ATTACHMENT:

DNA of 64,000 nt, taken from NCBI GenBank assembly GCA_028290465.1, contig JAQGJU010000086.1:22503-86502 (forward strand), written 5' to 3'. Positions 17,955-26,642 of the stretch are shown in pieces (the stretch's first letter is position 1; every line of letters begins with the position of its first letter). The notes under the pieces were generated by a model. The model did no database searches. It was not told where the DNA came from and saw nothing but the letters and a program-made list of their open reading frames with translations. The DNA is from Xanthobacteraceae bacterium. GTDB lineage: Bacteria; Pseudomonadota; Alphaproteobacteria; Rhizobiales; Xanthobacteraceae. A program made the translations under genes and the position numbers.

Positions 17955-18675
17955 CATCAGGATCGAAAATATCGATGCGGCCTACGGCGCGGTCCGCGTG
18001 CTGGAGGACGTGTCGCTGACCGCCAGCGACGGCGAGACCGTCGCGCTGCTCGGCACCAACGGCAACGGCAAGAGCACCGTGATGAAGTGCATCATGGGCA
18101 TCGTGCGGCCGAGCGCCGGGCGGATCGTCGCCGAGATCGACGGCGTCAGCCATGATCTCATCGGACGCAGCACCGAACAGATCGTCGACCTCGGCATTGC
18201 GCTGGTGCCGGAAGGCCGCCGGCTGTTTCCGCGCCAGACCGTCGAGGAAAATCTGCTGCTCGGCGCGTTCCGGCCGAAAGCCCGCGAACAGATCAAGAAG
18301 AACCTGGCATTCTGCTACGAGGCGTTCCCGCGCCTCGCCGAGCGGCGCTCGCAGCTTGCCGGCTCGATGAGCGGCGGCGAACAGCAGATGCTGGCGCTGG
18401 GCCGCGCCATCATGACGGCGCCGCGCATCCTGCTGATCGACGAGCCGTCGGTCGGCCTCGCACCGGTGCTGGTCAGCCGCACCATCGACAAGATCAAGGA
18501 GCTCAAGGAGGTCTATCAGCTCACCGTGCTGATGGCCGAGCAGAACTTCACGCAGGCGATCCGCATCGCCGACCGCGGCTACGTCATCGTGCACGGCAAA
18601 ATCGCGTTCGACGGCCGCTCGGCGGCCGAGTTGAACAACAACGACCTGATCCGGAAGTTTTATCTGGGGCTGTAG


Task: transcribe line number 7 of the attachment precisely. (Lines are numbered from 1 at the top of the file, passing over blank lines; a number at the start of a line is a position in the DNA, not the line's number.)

18301 AACCTGGCATTCTGCTACGAGGCGTTCCCGCGCCTCGCCGAGCGGCGCTCGCAGCTTGCCGGCTCGATGAGCGGCGGCGAACAGCAGATGCTGGCGCTGG